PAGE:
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Papers of the Week

Papers: 10 Dec 2022 - 16 Dec 2022

2022 Nov 23

Int J Mol Sci



Broaden Horizons: The Advancement of Interstitial Cystitis/Bladder Pain Syndrome.


Li J, Yi X, Ai J
Int J Mol Sci. 2022 Nov 23; 23(23).
PMID: 36498919.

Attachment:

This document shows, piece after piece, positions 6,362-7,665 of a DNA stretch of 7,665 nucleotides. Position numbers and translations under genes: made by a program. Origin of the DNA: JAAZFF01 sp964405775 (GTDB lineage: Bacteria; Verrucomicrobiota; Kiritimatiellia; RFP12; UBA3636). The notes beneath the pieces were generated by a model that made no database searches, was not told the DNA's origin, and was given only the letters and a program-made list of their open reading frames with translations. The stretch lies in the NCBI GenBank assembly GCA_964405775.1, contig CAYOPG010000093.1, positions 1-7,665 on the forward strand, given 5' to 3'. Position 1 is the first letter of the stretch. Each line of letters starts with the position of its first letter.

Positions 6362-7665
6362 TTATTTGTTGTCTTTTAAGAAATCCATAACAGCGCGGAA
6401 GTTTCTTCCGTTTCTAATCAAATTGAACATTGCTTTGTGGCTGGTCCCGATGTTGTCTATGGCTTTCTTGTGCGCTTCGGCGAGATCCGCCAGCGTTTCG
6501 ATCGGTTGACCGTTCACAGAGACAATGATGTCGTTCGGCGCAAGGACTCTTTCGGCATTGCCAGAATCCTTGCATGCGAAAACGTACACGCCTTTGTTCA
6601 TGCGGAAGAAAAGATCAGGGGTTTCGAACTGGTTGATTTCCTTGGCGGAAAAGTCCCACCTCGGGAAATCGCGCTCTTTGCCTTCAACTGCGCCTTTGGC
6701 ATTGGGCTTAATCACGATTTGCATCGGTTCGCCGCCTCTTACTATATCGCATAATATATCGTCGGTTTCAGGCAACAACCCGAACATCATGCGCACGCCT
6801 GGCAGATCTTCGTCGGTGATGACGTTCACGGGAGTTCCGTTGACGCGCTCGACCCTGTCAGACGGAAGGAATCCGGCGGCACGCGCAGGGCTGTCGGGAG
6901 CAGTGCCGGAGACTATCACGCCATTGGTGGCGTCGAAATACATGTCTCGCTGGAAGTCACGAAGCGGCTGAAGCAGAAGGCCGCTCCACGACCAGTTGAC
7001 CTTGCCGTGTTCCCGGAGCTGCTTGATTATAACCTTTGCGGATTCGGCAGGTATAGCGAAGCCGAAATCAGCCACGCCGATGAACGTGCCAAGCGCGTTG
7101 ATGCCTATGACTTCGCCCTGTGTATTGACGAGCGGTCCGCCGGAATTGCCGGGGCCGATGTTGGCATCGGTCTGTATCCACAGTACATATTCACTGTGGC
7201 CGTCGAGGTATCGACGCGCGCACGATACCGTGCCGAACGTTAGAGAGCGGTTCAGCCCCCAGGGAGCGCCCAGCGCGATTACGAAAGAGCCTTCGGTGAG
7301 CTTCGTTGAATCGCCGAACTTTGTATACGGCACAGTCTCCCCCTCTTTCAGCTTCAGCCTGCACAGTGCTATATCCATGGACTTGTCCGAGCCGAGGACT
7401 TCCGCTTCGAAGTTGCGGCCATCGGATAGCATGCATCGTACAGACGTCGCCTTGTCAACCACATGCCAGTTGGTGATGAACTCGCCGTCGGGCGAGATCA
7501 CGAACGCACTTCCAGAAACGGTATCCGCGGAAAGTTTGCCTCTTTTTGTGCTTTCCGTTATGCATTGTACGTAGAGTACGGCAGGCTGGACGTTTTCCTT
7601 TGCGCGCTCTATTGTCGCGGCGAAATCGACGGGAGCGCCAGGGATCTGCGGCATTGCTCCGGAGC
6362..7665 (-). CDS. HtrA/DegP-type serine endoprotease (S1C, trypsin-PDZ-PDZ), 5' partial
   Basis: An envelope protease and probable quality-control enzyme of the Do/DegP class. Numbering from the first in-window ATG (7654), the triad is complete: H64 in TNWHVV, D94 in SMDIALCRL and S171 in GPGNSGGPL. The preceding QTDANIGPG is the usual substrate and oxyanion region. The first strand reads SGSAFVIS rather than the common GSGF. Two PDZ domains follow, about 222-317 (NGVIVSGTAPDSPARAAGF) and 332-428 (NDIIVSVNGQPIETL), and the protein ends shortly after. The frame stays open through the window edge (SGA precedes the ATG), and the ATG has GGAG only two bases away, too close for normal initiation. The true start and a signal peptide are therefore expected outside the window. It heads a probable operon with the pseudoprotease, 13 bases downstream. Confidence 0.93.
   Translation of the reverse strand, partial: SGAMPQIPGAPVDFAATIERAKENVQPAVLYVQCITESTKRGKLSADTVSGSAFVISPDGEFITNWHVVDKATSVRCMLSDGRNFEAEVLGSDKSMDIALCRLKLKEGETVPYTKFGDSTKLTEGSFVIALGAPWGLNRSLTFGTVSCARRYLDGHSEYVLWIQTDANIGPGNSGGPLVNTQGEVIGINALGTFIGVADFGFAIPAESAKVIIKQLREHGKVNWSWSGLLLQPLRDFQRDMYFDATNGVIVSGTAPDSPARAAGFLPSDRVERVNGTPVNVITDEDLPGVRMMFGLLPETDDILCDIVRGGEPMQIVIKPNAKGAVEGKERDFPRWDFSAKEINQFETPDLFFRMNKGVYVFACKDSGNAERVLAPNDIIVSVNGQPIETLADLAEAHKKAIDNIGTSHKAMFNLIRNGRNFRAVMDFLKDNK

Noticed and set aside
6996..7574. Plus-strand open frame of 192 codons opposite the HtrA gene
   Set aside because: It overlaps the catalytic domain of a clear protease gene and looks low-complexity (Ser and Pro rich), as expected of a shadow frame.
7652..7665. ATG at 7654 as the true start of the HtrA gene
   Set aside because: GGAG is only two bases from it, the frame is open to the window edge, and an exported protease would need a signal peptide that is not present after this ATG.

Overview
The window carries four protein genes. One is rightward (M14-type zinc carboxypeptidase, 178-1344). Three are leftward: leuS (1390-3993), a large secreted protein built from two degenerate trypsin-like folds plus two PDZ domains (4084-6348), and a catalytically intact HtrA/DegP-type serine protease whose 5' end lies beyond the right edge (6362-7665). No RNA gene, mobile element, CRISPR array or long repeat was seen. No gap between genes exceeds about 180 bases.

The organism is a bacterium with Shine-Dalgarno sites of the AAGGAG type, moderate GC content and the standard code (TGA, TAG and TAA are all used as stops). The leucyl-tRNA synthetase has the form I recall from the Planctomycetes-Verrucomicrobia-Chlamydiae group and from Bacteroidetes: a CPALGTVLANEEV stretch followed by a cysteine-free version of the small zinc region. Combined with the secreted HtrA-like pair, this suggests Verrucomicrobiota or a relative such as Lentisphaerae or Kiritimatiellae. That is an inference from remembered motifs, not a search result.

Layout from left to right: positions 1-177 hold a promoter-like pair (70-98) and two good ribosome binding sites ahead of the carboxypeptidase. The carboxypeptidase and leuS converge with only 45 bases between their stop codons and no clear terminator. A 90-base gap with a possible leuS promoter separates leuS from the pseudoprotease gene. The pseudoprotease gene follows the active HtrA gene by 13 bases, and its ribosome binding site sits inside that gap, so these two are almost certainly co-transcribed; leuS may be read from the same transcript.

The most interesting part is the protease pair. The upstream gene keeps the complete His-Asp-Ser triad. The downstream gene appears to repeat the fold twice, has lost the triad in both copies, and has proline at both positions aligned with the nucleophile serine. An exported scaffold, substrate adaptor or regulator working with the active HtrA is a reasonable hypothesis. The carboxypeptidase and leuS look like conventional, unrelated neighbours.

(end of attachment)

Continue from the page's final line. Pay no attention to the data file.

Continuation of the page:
Interstitial cystitis/bladder pain syndrome (IC/BPS) is a debilitating disease that induces mental stress, lower urinary symptoms, and pelvic pain, therefore resulting in a decline in quality of life. The present diagnoses and treatments still lead to unsatisfactory outcomes, and novel diagnostic and therapeutic modalities are needed. Although our understanding of the etiology and pathophysiology of IC/BPS is growing, the altered permeability of the impaired urothelium, the sensitized nerves on the bladder wall, and the chronic or intermittent sensory pain with inaccurate location, as well as pathologic angiogenesis, fibrosis, and Hunner lesions, all act as barriers to better diagnoses and treatments. This study aimed to summarize the comprehensive information on IC/BPS research, thereby promoting the progress of IC/BPS in the aspects of diagnosis, treatment, and prognosis. According to diverse international guidelines, the etiology of IC/BPS is associated with multiple factors, while the presence of Hunner lesions could largely distinguish the pathology, diagnosis, and treatment of non-Hunner lesions in IC/BPS patients. On the basis of the diagnosis of exclusion, the diverse present diagnostic and therapeutic procedures are undergoing a transition from a single approach to multimodal strategies targeting different potential phenotypes recommended by different guidelines. Investigations into the mechanisms involved in urinary symptoms, pain sensation, and bladder fibrosis indicate the pathophysiology of IC/BPS for further potential strategies, both in diagnosis and treatment. An overview of IC/BPS in terms of epidemiology, etiology, pathology, diagnosis, treatment, and fundamental research is provided with the latest evidence. On the basis of shared decision-making, a multimodal strategy of diagnosis and treatment targeting potential phenotypes for individual patients with IC/BPS would be of great benefit for the entire process of management. The complexity and emerging evidence on IC/BPS elicit more relevant studies and research and could optimize the management of IC/BPS patients.